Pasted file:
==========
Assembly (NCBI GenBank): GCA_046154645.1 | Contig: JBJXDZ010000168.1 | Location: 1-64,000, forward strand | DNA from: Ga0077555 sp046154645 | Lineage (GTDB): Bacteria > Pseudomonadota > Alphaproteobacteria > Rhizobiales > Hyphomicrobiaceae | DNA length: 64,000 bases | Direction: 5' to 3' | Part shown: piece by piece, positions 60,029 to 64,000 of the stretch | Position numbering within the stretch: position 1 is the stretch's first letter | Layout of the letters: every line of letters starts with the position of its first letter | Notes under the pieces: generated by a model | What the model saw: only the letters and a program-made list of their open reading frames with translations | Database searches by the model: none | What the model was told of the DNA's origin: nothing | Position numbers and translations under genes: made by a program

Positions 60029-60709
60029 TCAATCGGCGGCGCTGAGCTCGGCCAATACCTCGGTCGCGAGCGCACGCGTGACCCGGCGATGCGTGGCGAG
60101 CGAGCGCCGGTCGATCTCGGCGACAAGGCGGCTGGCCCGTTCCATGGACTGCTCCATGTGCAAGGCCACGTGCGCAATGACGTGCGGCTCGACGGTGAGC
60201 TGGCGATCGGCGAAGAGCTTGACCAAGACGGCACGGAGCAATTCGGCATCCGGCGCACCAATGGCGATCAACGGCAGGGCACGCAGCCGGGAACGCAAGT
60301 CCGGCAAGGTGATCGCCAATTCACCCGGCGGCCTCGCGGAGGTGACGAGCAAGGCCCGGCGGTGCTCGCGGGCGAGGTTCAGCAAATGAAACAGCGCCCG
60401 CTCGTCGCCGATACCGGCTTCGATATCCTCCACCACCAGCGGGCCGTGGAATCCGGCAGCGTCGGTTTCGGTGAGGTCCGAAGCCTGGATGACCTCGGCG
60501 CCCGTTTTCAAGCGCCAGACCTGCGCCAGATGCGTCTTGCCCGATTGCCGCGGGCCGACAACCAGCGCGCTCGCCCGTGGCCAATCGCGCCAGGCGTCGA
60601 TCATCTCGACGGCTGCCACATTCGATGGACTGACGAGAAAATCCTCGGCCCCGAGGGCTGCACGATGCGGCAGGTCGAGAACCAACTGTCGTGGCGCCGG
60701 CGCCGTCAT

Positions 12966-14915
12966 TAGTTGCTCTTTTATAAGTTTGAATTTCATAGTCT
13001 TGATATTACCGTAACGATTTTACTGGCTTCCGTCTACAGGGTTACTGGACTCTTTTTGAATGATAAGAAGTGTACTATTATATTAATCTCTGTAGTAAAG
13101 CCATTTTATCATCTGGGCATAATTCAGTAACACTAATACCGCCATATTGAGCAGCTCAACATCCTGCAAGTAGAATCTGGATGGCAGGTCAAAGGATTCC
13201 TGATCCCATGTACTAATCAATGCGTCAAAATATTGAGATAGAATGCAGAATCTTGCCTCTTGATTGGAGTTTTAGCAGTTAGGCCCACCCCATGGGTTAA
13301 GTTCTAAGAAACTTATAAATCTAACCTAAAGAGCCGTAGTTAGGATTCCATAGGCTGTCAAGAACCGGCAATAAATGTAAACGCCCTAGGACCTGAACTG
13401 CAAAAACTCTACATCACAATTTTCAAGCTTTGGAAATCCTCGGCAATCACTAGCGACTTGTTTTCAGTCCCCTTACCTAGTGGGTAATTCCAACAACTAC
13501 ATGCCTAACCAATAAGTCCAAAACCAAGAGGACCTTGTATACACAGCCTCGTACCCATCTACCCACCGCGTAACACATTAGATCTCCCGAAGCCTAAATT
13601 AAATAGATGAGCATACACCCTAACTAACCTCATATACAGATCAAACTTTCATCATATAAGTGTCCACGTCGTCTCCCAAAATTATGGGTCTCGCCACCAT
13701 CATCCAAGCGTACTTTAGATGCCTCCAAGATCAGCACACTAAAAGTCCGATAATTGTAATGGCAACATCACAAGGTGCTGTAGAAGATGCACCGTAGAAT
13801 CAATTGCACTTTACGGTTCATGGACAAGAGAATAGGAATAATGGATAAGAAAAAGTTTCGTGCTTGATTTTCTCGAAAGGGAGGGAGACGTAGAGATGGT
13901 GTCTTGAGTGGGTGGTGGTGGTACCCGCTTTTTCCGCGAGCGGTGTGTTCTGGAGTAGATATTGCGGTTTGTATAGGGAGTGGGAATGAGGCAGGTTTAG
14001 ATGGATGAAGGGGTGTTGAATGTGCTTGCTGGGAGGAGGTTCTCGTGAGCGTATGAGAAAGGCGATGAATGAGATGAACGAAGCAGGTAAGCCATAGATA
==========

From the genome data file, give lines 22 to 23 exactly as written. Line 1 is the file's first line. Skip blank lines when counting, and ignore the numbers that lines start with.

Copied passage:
13901 GTCTTGAGTGGGTGGTGGTGGTACCCGCTTTTTCCGCGAGCGGTGTGTTCTGGAGTAGATATTGCGGTTTGTATAGGGAGTGGGAATGAGGCAGGTTTAG
14001 ATGGATGAAGGGGTGTTGAATGTGCTTGCTGGGAGGAGGTTCTCGTGAGCGTATGAGAAAGGCGATGAATGAGATGAACGAAGCAGGTAAGCCATAGATA